Saturday, August 11, 2012

LPPNEWS 24/7

Boycott Sean Penn, traitor to his nation
August 10 - Sean Penn loves dictators, especially if they are anti-American leftists. Recently, the Hollywood star visited Venezuela to campaign for strongman Hugo Chavez. Mr. Penn joined Mr. Chavez at a major rally in the city of Valencia. The actor has been a longtime friend of the despot. With Venezuelans going to the polls on Oct. 7, Mr. Penn came to bolster Mr. Chavez’s re-election efforts. He should be ashamed; Mr. Penn’s actions border on treason.
“Thank you very much for visiting us again, dear friend,” Mr. Chavez said, while introducing Mr. Penn in front of a large crowd. “We're all Americans, from the north, the center, the south. Long live the American continent!”
Mr. Penn, sporting expensive sunglasses and wearing a white shirt, was accompanied by Argentine producer Fernando Sulichin. The actor waved to the audience, and then embraced the Venezuelan socialist. Although he didn’t speak, Mr. Penn’s message was obvious: He backs Mr. Chavez’s Bolivarian revolution. In other words, the Hollywood star supports a brutal tyrant who is a mortal enemy of America and capitalism — the very nation and economy that have enabled Mr. Penn to attain great wealth and celebrity status. He is not just a colossal hypocrite, but obtuse.
Mr. Chavez has transformed his country into an oil dictatorship. Since 1999, he runs a military regime characterized by human rights abuses, economic nationalization and neo-imperial socialism. Political opponents are harassed. Critics have been imprisoned. He has cracked down on the independent media. He controls the judiciary and the central bank. He has expropriated private property. He has raised taxes on the rich. He has engaged in massive social spending and redistribution of wealth, using nationalized oil companies as a personal piggy bank to reward his constituents. The results have been disastrous. He has amassed massive deficits and crippling debt. Inflation is soaring. Poverty and unemployment have risen. The middle class has been eviscerated. Government corruption is rampant. Businesses and investors have fled. The rule of law has been overturned. Basic freedoms are repressed. The Catholic church is persecuted. Venezuela’s fledgling democracy has been dismantled. It has become the Cuba of South America — a failed Marxist police state.  Read more
 
How can you investigate a car accident without asking questions about it?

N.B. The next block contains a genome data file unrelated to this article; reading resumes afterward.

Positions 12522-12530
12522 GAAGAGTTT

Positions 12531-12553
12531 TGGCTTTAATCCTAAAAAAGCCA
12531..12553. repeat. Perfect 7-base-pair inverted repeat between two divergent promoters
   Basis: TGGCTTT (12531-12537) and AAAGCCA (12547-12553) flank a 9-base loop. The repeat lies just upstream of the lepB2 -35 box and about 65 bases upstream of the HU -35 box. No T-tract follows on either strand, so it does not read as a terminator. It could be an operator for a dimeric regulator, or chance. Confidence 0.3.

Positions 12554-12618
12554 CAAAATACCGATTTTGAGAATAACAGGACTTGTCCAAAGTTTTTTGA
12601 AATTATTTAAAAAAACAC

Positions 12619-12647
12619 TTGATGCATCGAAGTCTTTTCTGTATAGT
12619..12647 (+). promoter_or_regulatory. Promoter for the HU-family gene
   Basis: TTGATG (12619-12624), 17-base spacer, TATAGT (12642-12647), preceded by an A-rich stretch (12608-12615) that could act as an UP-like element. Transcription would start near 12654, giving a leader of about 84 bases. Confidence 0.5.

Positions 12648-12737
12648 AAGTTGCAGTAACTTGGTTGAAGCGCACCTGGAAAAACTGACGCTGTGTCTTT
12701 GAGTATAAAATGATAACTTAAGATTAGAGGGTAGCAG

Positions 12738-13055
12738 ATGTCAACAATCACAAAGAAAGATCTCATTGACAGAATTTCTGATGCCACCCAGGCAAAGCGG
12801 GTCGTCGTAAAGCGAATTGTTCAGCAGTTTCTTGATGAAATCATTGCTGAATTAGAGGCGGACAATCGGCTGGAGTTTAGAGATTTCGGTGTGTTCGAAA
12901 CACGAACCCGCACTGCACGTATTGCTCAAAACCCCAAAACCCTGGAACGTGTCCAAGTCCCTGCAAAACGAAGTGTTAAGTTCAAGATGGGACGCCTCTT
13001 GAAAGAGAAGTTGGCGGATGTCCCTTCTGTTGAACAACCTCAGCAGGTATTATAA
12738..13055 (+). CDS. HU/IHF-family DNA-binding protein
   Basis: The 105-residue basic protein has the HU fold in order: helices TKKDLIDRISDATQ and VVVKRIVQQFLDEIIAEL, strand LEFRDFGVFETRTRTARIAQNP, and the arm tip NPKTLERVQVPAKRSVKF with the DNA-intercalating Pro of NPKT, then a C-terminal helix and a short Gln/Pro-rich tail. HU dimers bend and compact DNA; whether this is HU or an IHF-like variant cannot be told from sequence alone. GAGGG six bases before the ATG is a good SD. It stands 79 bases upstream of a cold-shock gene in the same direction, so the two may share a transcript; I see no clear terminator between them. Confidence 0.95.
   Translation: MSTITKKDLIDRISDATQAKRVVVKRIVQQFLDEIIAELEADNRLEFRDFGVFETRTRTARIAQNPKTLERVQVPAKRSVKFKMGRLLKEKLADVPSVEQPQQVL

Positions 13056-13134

August 10 - Aron Modig, the Swedish citizen who survived the car crash that killed Cuban dissidents Oswaldo Paya and Harold Cepero, told a Swedish newspaper that he suffered an intensive interrogation for five days while he was in Cuba, but that he was never asked anything about the accident.
"The questions are always the same: 'Why are you here? Who sent you?' They switched between asking questions and scolding: 'Don't come to our country and interfere'," Modig told the daily Dagens Nyheter in the interview. "In a dictatorship that's no good, of course I got worried."
No questions were posed about the accident, he said.
Now, how can you conduct an investigation of a car crash and never asked any questions about it?
Only when you knew in advance what were the real reasons for the accident since you orchestrated it.
Click here to read the whole story
 
Foreign business in Cuba: Beware the dangerous embrace
August 9 - Havana is at the same time attracting and terrifying entrepreneurs.
Until this spring, Stephen Purvis had it all. The British architect, who’d helped launch the Saratoga, Cuba’s poshest hotel, was one of the more prominent figures in Havana’s business community. As chief operating officer of Coral Capital, one of Cuba’s biggest private investors, he was overseeing a planned $500-million resort in the sleepy fishing village of Guanabo. The Bellomonte resort, which would allow foreigners to buy Cuban property for the first time, was part of Havana’s ambitious, multi-billion-dollar plan to attract high-end tourists and badly needed foreign exchange. Everything he touched seemed to turn to gold. The musical Purvis produced in his spare time, Havana Rakatan, had a run at the Sydney Opera House last year before moving on to London’s West End. But in April, the 51-year-old was arrested on suspicion of corruption as he prepared to walk his kids to school in Havana.
Purvis’s arrest could have been anticipated. Coral Capital’s British-born CEO, Amado Fakhre, has been held without charges ever since his arrest in a dawn raid last fall. The investment firm is being liquidated, and both men have faced questioning at Villa Marista, Cuba’s notorious counter-intelligence headquarters. They are not alone. Since last summer, dozens of senior Cuban managers and foreign executives, including two Canadians, have been jailed in an investigation that has shocked and terrified foreigners who do business in the country.
Since replacing his brother Fidel as president in 2008, Raúl Castro has painted himself as a reformer, and Cuba as a place where foreign businesses can thrive. Over the last year, he has relaxed property rights, expanded land leases and licensed a broad, if random, list of businesses—everything from pizza joints to private gyms. And he’s endorsed joint venture golf courses, marinas and new manufacturing projects. Canadians are chief among those heeding Raúl’s call to do business with Havana. Hundreds have expressed interest in the Cuban market in the last year alone, according to Canada’s Trade Commissioner Service. Flattering reports in Canadian media have praised Raúl’s efforts. Yet they seem to overlook troubling signs that Cuba appears to be moving backwards. Read more
 http://www.therealcuba.com/

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